Figure 5

The Image page is selected by simply clicking on the Images icon in the menu area. Images may include any image on the phone such as thumbnails from the SMS message display as well as a larger copy of the image stored on the iPhone that can be displayed by clicking on the smaller picture within the SMS display on the iPhone. Other images such as those taken with the iPhone internal camera are also extracted and made available in the images display (however they are not differentiated) by the Reporter software. Images are presented in a list view but you can choose an Icon or detailed view from the toolbar (Figure 6). In order to view the image you must click on the image name or icon and a Windows Photo Viewer window is opened to display the image. It is important to note that images that were deleted on the iPhone are not recovered and made available in this extraction and EXIF information is made available by right clicking on the image while it is being viewed in the Windows Photo Viewer.

Care should be taken in viewing and interpreting the EXIF data in the Windows Photo Viewer (Figure 7) as the data displayed in the Properties Window for Origin — Date Taken represents the time and date the photo was taken and the data provided under "File" contains the path to the image on the viewing workstation (not on the iPhone) and the file time stamps represent when the file was created/accessed in the extraction process — not the time the photo was taken.

Figure 6

Figure 7

Taking A Deeper Dive - Using The Cellebrite File System Dump Option

With today's more powerful mobile devices such as the Apple iPhone 3G collecting only the traditional "phone" data is simply not enough you need to do a deeper dive to perform a thorough forensic analysis.

The Main Menu of the Cellebrite UFED offers several choices for collecting evidence from a mobile device:

  • Extract Phone Data
  • Extract SIM/USIM Data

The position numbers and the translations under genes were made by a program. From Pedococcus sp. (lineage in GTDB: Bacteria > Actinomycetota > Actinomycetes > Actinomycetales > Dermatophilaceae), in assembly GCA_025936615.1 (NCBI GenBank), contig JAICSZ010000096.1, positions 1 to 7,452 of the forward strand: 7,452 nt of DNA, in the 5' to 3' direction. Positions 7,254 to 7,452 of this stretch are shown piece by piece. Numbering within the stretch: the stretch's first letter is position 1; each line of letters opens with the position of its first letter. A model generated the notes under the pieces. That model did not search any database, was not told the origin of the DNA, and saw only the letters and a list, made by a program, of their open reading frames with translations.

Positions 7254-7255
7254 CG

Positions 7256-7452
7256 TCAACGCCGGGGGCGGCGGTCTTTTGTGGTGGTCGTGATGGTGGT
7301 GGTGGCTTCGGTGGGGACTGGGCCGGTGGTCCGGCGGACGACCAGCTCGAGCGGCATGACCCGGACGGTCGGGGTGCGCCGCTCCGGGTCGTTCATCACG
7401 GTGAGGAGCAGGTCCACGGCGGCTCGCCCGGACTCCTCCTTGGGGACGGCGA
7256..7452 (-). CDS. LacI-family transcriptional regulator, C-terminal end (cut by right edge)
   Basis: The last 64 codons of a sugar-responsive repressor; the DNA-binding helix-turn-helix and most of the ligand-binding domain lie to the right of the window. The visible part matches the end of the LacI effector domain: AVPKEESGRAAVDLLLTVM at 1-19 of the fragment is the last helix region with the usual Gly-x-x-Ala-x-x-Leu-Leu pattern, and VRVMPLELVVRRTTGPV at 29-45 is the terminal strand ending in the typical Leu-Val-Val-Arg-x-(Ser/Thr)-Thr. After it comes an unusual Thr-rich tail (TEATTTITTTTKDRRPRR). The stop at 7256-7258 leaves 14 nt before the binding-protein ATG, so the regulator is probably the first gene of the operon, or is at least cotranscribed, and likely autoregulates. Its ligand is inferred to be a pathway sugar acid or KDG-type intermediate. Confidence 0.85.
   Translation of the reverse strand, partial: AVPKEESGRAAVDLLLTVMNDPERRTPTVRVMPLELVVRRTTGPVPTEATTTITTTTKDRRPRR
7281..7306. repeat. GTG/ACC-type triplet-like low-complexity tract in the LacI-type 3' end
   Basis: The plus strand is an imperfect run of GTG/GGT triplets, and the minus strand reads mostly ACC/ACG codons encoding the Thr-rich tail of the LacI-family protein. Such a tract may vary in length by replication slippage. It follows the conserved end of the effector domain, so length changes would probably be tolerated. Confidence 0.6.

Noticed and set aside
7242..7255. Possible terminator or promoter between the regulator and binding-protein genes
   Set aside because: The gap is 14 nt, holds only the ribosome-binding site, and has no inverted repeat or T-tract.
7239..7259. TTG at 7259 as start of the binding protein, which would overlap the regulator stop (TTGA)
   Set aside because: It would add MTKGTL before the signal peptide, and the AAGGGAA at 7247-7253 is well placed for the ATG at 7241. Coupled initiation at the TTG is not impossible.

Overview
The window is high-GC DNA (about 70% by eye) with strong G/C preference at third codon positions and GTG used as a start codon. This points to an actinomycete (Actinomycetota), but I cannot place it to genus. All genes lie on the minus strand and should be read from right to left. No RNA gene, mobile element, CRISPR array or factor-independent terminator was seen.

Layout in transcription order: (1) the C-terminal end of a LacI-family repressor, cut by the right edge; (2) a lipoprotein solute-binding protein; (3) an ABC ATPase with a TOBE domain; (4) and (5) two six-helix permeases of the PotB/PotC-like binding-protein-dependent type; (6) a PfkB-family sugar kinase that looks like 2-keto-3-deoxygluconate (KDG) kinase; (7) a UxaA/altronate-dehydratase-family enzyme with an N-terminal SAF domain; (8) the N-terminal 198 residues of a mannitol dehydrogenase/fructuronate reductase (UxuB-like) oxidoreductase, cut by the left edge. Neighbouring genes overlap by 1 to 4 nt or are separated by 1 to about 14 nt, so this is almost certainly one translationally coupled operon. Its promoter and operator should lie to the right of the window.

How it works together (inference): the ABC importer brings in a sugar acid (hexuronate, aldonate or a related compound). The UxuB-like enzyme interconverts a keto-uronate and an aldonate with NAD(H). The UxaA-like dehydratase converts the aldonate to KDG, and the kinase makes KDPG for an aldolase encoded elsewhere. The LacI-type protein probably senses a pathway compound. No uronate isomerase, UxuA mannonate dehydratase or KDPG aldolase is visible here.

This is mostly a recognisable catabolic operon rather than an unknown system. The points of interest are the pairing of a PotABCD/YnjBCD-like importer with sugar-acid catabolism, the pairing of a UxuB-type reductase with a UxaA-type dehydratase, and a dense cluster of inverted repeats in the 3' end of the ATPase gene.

• Clone SIM ID
  • Physical Dump
  • File System Dump
  • Extract Passwords

For the purposes of this test run I chose to select the creation of a "File System Dump" rather then just the traditional "Extract Phone Data".

On the UFED menu

File System Dump -> Apple ->

Several choices for Apple supported mobile devices include:

  • iPad
  • iPod Touch
  • iPhone 2G/3G/3GS
  • iPhone 4
  • iPod Nano 5G

I chose the selection for the "iPhone 2G/3G/3GS"

Target selections include:

  • USB Flash Drive
  • SD Card
  • PC

I chose the "USB Flash Drive" for a 16 GB FAT 32 formatted USB drive

The iPhone contained a large number of songs, a few videos, photos and 11 different applications — roughly 13.1 GB of data. The extraction took a little more then 14 hours to complete. The resulting extraction resulted in 12.4 GB being written to the USB stick.

Figure 8

I copied the folder from the USB stick to a forensics workstation and then selected the respective UFED Dump file (Figure 8). This automatically opened the archived files within the UFED Physical Analyzer (Figure 9) on my Windows 7×64 server.

Figure 9

Drilling down into what information is available within the Physical Analyzer software it literally opens a "treasure trove" of potential valuable evidence not found with the traditional "Extract Phone Data" option on the Cellebrite UFED. Selecting the available Hex data and drilling down in to the application folders I was able to not only find the application user names and passwords for several applications I also found the user's Skype chat conversations that are being stored on the iPhone — information simply not available using the traditional "Extract Phone Data Option".

The Cellebrite Physical Analyzer Itself Is Good But Other Tools Can Enhance Your Analysis

While examining the data in hex format within the Cellebrite Physical Analyzer software is interesting and some would perhaps believe to be "enough" I prefer the automation provided by tools like those found in the "SANS SIFT Workstation" for Windows to present the evidence in a more "forensicator friendly" manner.

Create A File Set For Analysis

From within the Cellebrite Physical Analyzer software Toolbar I chose to copy the extracted data out of the Physical Analyzer to a folder on my forensic server:

Tools -> Dump Filesystem

This created a folder set in the original iPhone hierarchy and enabled me to then copy them on to a USB stick for further analysis

Some Analysis Using The SANS SIFT Workstation With The Cellebrite Physical Analyzer

Knowing that I had found Skype related data in viewing the files in the hex display of the Physical Analyzer I decided to use the tool included in the SANS SIFT Workstation called "Skype Log Parser". Starting up SIFT and connecting the USB stick with the copied folders from the Cellebrite Physical Analyzer allowed me to quickly run the Skype Log Parser against the collected data resulting in a clean representation of the available data in a much easier to read format then simply viewing it in Hex. Here is just a sample of the evidence found using the SIFT Workstation and Skype Log Parser (Figure 10 — 13) when run against the data extracted from the Physical Analyzer files extracted with the UFED in File Dump Mode.

Figure 10

Figure 11

Figure 12

Figure 13